Risky Alcohol Intake on the Rise — Especially in Women, Minorities, Seniors — Physician’s First Watch
Risky Alcohol Intake on the Rise — Especially in Women, Minorities, Seniors
By Kelly Young
Edited by Susan Sadoughi, MD
The prevalence of high-risk drinking and alcohol use disorder increased sharply over a decade, constituting a public health crisis, a JAMA Psychiatry study concludes.
Two surveys taken in 2001–2002 and 2012–2013 asked 80,000 U.S. adults about their alcohol use.
Among the findings:
The proportion of people who reported drinking alcohol in the past year increased from 65% to 73% over the 11 years.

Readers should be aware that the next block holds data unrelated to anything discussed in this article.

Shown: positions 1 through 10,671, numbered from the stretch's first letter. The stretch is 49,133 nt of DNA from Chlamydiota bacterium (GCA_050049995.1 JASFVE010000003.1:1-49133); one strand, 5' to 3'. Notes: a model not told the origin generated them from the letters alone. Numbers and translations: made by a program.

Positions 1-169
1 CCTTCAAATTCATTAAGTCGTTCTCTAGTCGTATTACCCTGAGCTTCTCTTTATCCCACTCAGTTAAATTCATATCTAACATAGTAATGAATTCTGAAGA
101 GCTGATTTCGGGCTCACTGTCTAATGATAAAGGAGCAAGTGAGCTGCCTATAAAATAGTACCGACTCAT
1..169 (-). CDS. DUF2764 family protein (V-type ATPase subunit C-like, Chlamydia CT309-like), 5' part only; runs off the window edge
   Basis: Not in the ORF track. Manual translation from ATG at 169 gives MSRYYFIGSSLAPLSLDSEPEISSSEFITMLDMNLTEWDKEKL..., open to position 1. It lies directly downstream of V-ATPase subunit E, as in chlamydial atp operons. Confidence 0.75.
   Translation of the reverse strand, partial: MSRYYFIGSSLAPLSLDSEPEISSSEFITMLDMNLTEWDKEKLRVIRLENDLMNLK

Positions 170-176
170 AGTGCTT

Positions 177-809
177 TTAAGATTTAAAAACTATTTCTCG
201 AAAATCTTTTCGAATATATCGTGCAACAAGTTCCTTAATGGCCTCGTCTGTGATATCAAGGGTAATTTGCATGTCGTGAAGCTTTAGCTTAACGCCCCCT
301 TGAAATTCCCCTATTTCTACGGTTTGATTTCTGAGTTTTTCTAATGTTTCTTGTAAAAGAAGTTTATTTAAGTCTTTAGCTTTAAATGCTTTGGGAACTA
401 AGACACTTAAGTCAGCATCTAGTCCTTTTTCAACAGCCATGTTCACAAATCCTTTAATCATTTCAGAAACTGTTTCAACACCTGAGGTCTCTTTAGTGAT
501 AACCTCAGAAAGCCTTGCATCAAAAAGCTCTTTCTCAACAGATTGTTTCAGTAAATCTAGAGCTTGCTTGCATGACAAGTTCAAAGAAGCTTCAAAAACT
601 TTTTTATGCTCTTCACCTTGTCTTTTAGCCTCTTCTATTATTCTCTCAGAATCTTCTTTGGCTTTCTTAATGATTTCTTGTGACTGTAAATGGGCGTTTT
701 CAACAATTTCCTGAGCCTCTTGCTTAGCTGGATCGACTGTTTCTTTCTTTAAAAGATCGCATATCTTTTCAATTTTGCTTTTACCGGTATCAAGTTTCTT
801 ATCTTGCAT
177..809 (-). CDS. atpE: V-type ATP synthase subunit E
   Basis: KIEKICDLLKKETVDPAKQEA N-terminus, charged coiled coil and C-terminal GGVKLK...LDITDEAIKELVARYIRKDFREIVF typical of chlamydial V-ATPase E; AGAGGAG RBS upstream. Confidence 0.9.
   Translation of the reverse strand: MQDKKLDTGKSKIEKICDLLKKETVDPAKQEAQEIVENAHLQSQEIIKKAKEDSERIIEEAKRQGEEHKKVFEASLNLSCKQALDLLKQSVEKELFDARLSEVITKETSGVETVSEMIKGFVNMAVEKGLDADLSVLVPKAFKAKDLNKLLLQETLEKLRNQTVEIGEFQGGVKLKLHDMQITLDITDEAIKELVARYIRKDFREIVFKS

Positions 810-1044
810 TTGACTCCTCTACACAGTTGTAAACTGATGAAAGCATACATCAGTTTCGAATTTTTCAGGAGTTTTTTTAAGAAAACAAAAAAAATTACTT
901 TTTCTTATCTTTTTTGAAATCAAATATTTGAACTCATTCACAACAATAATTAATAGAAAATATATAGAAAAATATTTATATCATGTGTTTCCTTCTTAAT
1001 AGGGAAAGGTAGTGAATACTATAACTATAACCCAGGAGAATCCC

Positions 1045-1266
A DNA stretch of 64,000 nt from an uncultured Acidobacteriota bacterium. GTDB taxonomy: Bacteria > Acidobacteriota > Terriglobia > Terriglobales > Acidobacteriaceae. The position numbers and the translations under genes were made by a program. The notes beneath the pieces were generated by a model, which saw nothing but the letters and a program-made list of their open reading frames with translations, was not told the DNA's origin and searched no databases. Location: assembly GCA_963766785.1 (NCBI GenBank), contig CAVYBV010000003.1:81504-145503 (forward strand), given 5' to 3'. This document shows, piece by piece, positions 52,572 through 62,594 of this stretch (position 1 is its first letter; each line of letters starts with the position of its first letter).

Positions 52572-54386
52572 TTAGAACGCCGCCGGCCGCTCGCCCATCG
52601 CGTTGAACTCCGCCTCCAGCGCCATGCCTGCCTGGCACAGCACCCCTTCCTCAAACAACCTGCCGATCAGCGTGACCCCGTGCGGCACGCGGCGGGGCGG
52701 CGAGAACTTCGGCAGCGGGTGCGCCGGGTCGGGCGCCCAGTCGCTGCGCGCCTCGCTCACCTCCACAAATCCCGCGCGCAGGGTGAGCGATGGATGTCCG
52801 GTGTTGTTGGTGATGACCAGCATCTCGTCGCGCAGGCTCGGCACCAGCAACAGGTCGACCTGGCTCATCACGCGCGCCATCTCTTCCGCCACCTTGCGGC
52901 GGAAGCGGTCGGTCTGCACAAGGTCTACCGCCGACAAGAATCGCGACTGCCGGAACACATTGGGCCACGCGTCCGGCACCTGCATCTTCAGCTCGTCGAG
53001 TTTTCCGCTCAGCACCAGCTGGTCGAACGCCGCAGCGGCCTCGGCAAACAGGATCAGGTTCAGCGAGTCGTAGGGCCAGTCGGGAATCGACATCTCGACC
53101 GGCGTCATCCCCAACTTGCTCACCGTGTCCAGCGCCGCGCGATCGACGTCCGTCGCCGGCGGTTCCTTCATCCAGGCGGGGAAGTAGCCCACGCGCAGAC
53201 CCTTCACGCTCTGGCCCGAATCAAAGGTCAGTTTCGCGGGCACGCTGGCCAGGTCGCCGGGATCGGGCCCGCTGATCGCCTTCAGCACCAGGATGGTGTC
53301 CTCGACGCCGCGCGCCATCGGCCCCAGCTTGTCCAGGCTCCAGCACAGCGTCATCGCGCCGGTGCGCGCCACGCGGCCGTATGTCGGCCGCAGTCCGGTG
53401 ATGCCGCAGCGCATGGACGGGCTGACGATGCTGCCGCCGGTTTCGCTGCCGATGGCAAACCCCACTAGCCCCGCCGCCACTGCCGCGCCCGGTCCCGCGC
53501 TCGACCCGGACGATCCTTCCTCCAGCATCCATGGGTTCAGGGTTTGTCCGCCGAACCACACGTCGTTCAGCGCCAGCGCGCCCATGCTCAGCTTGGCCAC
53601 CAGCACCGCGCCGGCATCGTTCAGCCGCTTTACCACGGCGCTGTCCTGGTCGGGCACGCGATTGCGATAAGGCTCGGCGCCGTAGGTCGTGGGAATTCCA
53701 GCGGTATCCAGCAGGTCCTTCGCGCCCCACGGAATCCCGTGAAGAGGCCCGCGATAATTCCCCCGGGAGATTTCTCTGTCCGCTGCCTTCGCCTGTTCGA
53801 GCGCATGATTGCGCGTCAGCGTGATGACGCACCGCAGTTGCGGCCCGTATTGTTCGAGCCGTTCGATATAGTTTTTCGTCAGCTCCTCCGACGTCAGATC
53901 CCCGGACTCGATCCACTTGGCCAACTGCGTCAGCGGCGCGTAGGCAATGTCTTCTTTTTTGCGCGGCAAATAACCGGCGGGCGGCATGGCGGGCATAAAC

The prevalence of high-risk drinking — i.e., drinking 4 or more drinks on a given day for women, 5 or more for men, at least weekly in the past year — rose from 10% to 13%. Increases in high-risk drinking were largest for women (58% increase), racial/ethnic minorities (41–62%), and seniors (65%).
The overall prevalence of alcohol use disorder increased from 9% to 13%. Again, increases were highest among women (84% increase), black participants (93%), and seniors (107%).
An editorialist writes that the study "makes a compelling case that the United States is facing a crisis with alcohol use, one that is currently costly and about to get worse."